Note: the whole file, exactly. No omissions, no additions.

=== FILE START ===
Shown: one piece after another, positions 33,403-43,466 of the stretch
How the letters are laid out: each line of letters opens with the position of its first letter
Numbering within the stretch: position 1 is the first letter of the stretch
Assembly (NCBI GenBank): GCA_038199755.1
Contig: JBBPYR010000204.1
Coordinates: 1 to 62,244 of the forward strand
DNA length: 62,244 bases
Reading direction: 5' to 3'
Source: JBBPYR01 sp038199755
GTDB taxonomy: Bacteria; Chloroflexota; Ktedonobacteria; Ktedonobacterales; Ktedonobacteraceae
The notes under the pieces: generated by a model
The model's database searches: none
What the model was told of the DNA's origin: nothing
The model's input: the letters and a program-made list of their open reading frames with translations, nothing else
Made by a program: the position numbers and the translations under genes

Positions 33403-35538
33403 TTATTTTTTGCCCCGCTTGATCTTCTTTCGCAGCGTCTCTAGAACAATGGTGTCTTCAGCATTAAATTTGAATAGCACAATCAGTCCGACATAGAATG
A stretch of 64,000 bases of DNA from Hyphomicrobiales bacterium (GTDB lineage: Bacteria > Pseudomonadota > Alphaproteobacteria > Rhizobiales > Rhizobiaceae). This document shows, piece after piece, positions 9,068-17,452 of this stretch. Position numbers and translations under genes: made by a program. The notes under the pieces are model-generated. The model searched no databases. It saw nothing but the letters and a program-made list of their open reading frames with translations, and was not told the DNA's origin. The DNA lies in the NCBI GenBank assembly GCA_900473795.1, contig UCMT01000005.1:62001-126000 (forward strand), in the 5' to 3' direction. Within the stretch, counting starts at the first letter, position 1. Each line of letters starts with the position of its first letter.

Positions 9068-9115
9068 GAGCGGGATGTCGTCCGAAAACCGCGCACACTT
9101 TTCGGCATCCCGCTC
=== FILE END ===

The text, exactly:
Shown: one piece after another, positions 33,403-43,466 of the stretch
How the letters are laid out: each line of letters opens with the position of its first letter
Numbering within the stretch: position 1 is the first letter of the stretch
Assembly (NCBI GenBank): GCA_038199755.1
Contig: JBBPYR010000204.1
Coordinates: 1 to 62,244 of the forward strand
DNA length: 62,244 bases
Reading direction: 5' to 3'
Source: JBBPYR01 sp038199755
GTDB taxonomy: Bacteria; Chloroflexota; Ktedonobacteria; Ktedonobacterales; Ktedonobacteraceae
The notes under the pieces: generated by a model
The model's database searches: none
What the model was told of the DNA's origin: nothing
The model's input: the letters and a program-made list of their open reading frames with translations, nothing else
Made by a program: the position numbers and the translations under genes

Positions 33403-35538
33403 TTATTTTTTGCCCCGCTTGATCTTCTTTCGCAGCGTCTCTAGAACAATGGTGTCTTCAGCATTAAATTTGAATAGCACAATCAGTCCGACATAGAATG
A stretch of 64,000 bases of DNA from Hyphomicrobiales bacterium (GTDB lineage: Bacteria > Pseudomonadota > Alphaproteobacteria > Rhizobiales > Rhizobiaceae). This document shows, piece after piece, positions 9,068-17,452 of this stretch. Position numbers and translations under genes: made by a program. The notes under the pieces are model-generated. The model searched no databases. It saw nothing but the letters and a program-made list of their open reading frames with translations, and was not told the DNA's origin. The DNA lies in the NCBI GenBank assembly GCA_900473795.1, contig UCMT01000005.1:62001-126000 (forward strand), in the 5' to 3' direction. Within the stretch, counting starts at the first letter, position 1. Each line of letters starts with the position of its first letter.

Positions 9068-9115
9068 GAGCGGGATGTCGTCCGAAAACCGCGCACACTT
9101 TTCGGCATCCCGCTC